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Saying Goodbye to a Bad Bush-Era Folly in Utah

Canyonlands NP_NPSCanyonlands National Park, courtsey National Park Service

We've all heard the saying, "All good things must come to an end."  In the world of protecting majestic landscapes for future generations, we like to believe that "All bad things must come to an end."

Such was the case recently when the U.S. Supreme Court refused to hear a petition brought forth by three Utah counties and three energy companies over a controversial oil and gas lease sale by the Bureau of Land Management of Utah in the waning days of the Bush administration in 2008. Many of these leases were in special places such as Monitor and Merrimac Buttes, both iconic red rock sandstone regions close to Moab, Utah, and Canyonlands National Park. It also included a lease immediately adjacent to Dinosaur National Monument in northeastern Utah.

According to Bush-era protocol, one developed by the quite secret and now infamous Cheney Energy Task Force within four months after the Bush-Cheney team took over the White House, the BLM was instructed to make oil and gas development its number one priority on all public lands. Over the course of the next eight long years, we witnessed an assault by the industry on many of our special public lands throughout the West, leaving a dirty legacy today in states like Utah and Wyoming, the likes of which we'd never seen before.

As a final gift to the industry before leaving office, the BLM authorized these 77 leases to be auctioned off less than a month before President Obama took office. This particular sale was made famous by the actions of Tim DeChristopher who, after joining a large street protest organized by the Sierra Club, the Southern Utah Wilderness Alliance, and our other Utah partners, took it upon himself to enter the auction and offer up millions in bogus bids to keep the leased areas from falling into the wrong hands. Of course, Tim's actions soon became a legendary sacrifice, as he ended up serving nearly two years in federal prison as a result.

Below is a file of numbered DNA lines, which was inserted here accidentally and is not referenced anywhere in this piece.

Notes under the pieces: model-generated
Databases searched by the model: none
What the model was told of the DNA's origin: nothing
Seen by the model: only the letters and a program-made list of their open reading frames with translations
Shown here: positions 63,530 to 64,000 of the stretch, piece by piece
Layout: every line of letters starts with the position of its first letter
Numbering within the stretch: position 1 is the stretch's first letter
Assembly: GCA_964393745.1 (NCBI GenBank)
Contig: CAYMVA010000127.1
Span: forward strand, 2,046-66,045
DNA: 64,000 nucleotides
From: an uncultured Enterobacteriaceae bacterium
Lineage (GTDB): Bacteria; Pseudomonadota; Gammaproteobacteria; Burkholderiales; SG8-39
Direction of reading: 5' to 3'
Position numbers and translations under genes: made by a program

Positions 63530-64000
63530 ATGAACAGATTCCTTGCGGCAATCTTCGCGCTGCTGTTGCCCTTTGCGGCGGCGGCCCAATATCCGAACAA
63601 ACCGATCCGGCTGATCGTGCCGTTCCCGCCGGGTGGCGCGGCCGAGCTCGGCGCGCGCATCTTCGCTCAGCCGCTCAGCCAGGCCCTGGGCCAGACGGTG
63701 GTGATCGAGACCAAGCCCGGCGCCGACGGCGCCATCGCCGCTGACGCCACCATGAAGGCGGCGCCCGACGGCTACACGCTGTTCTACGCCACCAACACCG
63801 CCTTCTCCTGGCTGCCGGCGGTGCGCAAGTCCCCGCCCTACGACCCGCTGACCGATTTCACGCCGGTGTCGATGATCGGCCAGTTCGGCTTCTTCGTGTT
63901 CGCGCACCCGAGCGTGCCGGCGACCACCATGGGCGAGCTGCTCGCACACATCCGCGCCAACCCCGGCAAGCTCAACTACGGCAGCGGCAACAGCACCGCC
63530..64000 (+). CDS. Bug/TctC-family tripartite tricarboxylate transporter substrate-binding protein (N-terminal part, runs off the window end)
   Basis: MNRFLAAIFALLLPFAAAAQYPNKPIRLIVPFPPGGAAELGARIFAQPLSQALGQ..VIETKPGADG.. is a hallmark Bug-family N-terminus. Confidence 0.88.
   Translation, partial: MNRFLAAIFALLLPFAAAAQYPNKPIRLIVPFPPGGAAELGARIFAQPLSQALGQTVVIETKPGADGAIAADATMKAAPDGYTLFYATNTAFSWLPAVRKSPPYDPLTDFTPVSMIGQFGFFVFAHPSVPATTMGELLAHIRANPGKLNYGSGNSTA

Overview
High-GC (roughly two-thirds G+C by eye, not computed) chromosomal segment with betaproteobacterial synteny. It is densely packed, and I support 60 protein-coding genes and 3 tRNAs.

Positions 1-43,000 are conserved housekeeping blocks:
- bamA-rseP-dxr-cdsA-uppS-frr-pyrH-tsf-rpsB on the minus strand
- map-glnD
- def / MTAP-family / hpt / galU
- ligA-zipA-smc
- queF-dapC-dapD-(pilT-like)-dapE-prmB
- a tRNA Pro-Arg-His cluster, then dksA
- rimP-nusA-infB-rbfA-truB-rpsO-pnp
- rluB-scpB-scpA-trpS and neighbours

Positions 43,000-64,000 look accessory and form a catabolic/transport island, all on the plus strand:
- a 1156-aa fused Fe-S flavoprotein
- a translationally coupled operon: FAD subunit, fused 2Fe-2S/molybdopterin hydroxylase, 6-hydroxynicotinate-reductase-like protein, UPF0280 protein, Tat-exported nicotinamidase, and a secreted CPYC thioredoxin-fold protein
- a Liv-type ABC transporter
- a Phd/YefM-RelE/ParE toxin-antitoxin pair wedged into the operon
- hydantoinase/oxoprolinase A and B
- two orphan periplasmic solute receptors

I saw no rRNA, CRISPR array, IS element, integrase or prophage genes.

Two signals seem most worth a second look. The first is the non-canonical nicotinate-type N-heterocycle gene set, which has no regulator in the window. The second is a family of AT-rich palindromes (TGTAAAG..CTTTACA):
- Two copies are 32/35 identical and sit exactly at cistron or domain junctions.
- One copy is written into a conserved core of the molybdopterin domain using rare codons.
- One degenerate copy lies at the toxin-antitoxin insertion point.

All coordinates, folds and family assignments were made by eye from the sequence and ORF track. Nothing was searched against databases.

At the get-go, however, it was the good old-fashioned organizing and legal work from the Sierra Club, SUWA, and others that finally convinced then Interior Secretary Ken Salazar to pull the controversial leases a few weeks later, acknowledging that the BLM had failed to properly analyze the impacts of the proposed leases. In response, Uinta, Carbon, and Duchesne counties in Utah, along with three oil and gas companies, challenged our suit but lost at the district and Tenth Circuit courts. They then petitioned the Supreme Court to hear the case, where they finally and definitively lost in October.

This is a significant victory for protecting some of Utah's spectacular public lands from the constant onslaught of dirty energy. Unfortunately, it appears that a similar situation is playing out again in Utah, where the state BLM office is still hamstrung by Bush-era policy. In September, the agency announced that it is putting on its scheduled November lease sale 50 parcels comprising nearly 80,000 acres within Utah's famous San Rafael Swell region, a proposal that we have organized against, as we continue to pressure the Department of Interior to bring the Utah BLM office out of the fossil-fuel loving era of George W. Bush.

For now, however, we can say that a bad thing has ended. 

By Tim Wagner, the Sierra Club's Our Wild America Campaign, Utah

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